Still no light at the end of the tunnel for Romania
According to officials at the IMF, their GDP shrinkage prognosis will be adjusted and published on the 10th of August to take the latest batches of data into account, resulting in the prediction of a larger than expected economic contraction. This came as no surprise as the string of negative economic forecasts continued along with scores of negative economic-related statistical data in the last few weeks.
Analysis and forecast (↑ increasing risk)
More and more clouds gather over Romania’s economy. The IMF has so far held back concrete numbers, but its new figures can be more or less accurately estimated based on the predictions of other actors. Amid the ever growing number negative forecasts government officials realised that they risk their credibility, unless they embrace the harsh reality. Finance minister Gheorghe Pogea struck the negative tone first by announcing that this year’s GDP drop could fall between 6.5% and 7.1%. So far this has been the most pessimistic government statement, which stands in stark contrast even with the announcements of a month ago. Minister of Economy Adriean Videanu continued with the pessimistic line and said in an interview that the budget deficit goal of 4.6% is impossible to reach. He thinks that it can top 7%, almost 2.5% higher than the previous target. The roles now are reversed, because the official statements are bleaker than those of private actors. Moody’s predict a 5.7% GDP drop and a 6% budget deficit, while Standard’s and Poor’s numbers are 6% and 6.2% respectively.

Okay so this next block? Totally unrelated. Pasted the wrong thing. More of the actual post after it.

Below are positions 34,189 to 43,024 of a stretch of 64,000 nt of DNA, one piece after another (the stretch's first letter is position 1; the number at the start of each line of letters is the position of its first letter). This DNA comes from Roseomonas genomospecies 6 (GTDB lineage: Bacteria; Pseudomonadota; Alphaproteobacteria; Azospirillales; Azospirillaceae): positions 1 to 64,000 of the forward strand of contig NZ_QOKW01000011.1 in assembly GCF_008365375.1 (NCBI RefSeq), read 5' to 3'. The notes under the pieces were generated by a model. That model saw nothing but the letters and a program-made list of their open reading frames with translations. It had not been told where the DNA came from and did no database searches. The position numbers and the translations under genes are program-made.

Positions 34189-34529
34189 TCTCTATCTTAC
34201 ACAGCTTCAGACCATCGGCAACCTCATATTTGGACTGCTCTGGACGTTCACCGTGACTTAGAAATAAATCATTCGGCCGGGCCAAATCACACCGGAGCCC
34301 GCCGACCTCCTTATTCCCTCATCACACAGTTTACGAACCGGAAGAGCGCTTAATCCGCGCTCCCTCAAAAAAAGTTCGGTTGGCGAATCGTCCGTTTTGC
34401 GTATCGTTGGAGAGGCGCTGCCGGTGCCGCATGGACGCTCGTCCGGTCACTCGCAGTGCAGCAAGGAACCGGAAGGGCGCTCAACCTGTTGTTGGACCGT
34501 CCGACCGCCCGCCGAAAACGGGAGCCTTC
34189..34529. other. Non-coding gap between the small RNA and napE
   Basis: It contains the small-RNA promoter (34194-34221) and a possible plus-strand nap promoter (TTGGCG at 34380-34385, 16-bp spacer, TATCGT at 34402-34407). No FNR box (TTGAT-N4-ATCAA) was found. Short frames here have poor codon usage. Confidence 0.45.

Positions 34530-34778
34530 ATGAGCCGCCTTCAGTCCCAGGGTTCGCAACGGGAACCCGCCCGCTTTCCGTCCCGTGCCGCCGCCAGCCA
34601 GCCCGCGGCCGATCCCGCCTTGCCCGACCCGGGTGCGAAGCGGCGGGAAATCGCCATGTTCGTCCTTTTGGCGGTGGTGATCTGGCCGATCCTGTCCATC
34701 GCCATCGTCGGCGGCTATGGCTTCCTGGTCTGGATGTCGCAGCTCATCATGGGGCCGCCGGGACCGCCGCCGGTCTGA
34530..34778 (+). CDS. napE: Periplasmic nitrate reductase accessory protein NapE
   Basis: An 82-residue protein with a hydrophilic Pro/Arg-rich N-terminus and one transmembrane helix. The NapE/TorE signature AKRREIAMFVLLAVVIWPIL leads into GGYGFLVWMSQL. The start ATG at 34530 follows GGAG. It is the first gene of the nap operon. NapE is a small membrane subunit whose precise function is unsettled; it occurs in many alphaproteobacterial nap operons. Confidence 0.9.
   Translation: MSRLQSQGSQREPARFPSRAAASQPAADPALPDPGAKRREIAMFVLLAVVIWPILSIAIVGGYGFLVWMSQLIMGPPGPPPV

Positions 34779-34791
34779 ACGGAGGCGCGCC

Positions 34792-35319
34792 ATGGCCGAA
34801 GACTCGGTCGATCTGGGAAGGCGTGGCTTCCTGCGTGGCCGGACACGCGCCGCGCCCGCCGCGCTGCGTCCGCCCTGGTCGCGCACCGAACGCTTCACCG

The unemployment rate continues to be a problem. ING analysts foresee a rate of 8.5% for this year, and 10% next year. They base these chilling numbers on the assumptions that domestic consumption will continue to fall, and partly as a result a slow recovery is ahead for Romania. According to them the highest number of non-performing credits will occur in 2010. A number of statistics were published recently that seem support these predictions. The construction industry saw its greatest fall in Romania as compared to May of 2008. The drop was 23.7%, although this constitutes only a 1.7% fall compared to this April. The country’s inflation rate was also the highest in the EU at 5.9%. Furthermore, FDI in the first 5 months fell by 42% compared to the same period of 2008, but to counterbalance this, the current account deficit also dropped by 75.5% so the FDI could cover it.